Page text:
On September 3, 1985, the Charleston City Council approved the Plan. The Plan, which is in effect until January 1, 2005, specifically provides for the acquisition and development of the Courtland Property as part of a unified commercial district.             On May 8, 1996, the Commissioners of CURA authorized the acquisition of the Courtland Property. Negotiations between CURA and Courtland about a purchase were unsuccessful. On December 11, 1996, CURA voted to initiate eminent domain proceedings, followed by CURA's March 30, 1997 filing of a condemnation petition in the Circuit Court of Kanawha County.
        Courtland filed a "Motion to Deny" in response to CURA's petition. On July 17, 1997, the circuit court denied Courtland's motion, ruling that CURA had the right to acquire the property by eminent domain. Subsequently the circuit court reaffirmed its July 17, 1997 ruling, and at CURA's request appointed commissioners to determine what fair market value compensation should be paid by CURA for the Courtland Property.
        Courtland appealed the circuit court's actions to this Court. In an eminent domain proceeding, once an order adjudicating the right to take has been entered, the landowners can apply for a writ of error and supersedeas notwithstanding the fact that the order is interlocutory in other regards. Syllabus Point 2, Handley v. Cook, 162 W.Va. 629, 252 S.E.2d 147 (1979). We accepted Courtland's appeal, but we permitted the valuation process to continue while we considered the appeal.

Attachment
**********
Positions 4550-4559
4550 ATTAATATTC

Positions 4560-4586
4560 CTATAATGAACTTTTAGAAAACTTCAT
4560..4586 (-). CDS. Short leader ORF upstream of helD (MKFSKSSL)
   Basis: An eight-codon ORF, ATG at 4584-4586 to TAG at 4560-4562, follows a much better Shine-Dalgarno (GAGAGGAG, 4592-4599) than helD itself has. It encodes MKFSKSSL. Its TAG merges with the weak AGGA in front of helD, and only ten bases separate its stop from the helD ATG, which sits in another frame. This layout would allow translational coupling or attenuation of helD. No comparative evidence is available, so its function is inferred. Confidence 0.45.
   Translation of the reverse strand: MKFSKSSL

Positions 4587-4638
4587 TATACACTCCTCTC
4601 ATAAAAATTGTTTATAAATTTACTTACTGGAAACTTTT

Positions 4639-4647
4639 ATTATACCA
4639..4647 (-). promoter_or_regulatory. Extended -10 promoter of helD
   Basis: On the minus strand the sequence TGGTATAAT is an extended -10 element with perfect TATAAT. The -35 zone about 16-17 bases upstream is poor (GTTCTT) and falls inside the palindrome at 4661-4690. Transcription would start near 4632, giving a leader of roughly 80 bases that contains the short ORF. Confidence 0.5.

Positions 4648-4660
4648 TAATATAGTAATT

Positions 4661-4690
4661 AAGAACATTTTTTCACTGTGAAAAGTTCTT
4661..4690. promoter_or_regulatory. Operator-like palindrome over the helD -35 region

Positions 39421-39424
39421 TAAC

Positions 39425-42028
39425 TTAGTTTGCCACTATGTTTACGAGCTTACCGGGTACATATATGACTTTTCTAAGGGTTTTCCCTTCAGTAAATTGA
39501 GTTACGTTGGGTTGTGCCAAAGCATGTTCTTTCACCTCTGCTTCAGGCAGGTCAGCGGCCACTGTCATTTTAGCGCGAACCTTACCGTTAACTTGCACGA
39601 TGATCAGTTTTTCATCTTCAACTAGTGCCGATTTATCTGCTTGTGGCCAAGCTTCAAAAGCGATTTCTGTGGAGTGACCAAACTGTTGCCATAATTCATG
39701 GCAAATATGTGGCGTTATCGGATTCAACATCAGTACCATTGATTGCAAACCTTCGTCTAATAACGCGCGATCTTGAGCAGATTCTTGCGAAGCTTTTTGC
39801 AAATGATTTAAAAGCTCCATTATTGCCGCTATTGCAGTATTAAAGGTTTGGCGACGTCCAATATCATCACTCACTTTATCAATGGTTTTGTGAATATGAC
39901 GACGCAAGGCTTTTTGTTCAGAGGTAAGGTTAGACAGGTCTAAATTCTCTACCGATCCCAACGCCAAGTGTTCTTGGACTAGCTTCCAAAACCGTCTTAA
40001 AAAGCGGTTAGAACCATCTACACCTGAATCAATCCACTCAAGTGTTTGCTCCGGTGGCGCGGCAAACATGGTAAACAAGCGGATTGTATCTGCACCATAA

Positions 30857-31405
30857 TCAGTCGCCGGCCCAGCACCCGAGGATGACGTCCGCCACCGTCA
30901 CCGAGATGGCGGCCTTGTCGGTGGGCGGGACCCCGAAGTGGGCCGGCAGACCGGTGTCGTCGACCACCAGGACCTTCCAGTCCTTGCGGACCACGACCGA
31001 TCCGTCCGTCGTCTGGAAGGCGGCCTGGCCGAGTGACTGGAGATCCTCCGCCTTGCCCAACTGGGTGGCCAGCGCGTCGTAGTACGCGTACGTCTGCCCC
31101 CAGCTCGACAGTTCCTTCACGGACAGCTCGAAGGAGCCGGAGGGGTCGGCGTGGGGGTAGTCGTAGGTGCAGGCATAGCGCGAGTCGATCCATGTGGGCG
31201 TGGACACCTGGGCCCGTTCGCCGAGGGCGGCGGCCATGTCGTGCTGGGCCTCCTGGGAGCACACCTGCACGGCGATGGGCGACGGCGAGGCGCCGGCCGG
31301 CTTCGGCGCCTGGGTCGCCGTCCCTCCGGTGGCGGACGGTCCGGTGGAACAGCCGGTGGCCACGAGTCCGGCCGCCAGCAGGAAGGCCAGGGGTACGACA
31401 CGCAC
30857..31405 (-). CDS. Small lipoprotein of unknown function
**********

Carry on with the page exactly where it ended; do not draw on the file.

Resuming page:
II.
Standard of Review
        The circuit court did not resolve any factual disputes in making the rulings that we are reviewing -- rather, the circuit court applied the law to undisputed facts. We review a circuit court's rulings on questions of law de novo. Syllabus Point 1, Public Citizen, Inc. v. First National Bank in Fairmont, 198 W.Va. 329, 480 S.E.2d 538 (1996).

III.
Discussion

        Courtland assigns the following enumerated errors by the circuit court: (1) the court erred in not making findings of fact in allowing CURA's eminent domain proceeding to go forward; (2) the court erred in allowing the eminent domain proceeding to go forward because the Courtland Property is not slum or blighted property; (3) the court erred in allowing the eminent domain proceeding to go forward because the proceeding fails to state a specific intended public use; (4) the court erred in allowing the eminent domain proceeding to go forward because CURA failed to prove that there is a "public use" for the Courtland Property; (5) the court erred in allowing the eminent domain proceeding to go forward because CURA failed to comply with eminent domain procedures; (6) the court erred in allowing the eminent domain proceeding to go forward because CURA abused its discretion in relying upon an outdated determination of "blight;" and (7) the court erred in allowing the eminent domain proceeding to go forward because the circuit court failed to consider evidence that the Courtland Property is not blighted.